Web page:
Drilling for geothermal steam
Geothermal is used either directly, providing energy for an array of uses such as space heating or cooling, in aquaculture and drying, or for electricity production. In St. Vincent, we are exploring the possibility of using geothermal steam for electricity production. For this purpose, temperatures above 200°C are necessary, which requires drilling through the cap rock. The depth of a geothermal well is most commonly 2-2.5 km deep.
Eruption hazard
Geothermal activity is a product of magmatic activity. As a consequence, most geothermal power stations are located in volcanic areas near lava and eruptive sites. Eruptions occur when lava, gases or ash escapes from a magma chamber below. Because geothermal wells are rarely deeper than 3.5 km and the magmatic heat source is generally below 7 km depth, direct contact, and therefore eruption, is unlikely.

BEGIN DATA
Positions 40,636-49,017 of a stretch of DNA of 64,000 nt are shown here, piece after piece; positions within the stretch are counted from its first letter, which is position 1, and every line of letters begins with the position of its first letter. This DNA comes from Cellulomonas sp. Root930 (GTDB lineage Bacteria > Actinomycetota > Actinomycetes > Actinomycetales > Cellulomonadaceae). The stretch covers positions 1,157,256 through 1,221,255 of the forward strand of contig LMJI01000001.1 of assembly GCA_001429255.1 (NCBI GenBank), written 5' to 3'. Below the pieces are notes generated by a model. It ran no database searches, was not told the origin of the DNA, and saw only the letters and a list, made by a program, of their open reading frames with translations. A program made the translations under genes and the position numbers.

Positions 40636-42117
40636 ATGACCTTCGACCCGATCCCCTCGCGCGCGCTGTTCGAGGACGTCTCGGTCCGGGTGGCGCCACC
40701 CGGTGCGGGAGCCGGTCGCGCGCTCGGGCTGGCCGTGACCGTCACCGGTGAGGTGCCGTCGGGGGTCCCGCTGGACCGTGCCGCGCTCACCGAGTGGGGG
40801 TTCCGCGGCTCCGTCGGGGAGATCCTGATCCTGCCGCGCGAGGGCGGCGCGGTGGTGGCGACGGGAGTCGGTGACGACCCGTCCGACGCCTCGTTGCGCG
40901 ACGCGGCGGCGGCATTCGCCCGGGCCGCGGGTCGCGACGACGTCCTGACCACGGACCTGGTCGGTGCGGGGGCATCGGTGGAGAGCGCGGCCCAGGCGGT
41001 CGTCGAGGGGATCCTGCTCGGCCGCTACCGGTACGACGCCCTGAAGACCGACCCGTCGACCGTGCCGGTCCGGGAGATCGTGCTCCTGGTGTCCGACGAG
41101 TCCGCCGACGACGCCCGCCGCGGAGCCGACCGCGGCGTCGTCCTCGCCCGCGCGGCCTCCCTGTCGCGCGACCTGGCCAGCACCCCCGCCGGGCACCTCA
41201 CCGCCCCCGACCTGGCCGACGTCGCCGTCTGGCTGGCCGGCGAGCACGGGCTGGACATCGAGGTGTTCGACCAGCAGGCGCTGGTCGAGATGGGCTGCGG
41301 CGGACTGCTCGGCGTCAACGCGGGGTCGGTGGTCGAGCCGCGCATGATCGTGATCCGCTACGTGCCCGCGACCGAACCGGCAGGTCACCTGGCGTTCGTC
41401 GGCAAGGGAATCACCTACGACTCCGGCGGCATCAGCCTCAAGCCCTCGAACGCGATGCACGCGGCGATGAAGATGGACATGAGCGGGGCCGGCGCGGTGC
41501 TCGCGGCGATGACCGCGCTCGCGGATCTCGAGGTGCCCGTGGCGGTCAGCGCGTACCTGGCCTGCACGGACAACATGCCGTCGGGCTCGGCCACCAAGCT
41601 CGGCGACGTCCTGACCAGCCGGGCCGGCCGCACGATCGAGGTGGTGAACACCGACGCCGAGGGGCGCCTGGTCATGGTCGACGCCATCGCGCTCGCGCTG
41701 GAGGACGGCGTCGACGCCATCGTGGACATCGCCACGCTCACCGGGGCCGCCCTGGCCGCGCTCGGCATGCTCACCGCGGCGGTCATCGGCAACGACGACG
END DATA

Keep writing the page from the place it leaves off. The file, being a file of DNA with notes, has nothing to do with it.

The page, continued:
Thousands of geothermal wells have been drilled into active geothermal reservoirs, and there has been no triggering of volcanic activity. Indonesia and the Philippines have subduction zones that are similar to St. Vincent. In Indonesia, which produces 1,340 MW of geothermal energy annually, and in the Philippines, at 1,870 MW annually, more than 600 5-MW geothermal boreholes have been drilled without triggering eruption. 
There have been a small number of cases where a borehole has been drilled into a body of molten magma without causing any major problems, where the equipment was safely retrieved and no magma was ejected to the surface.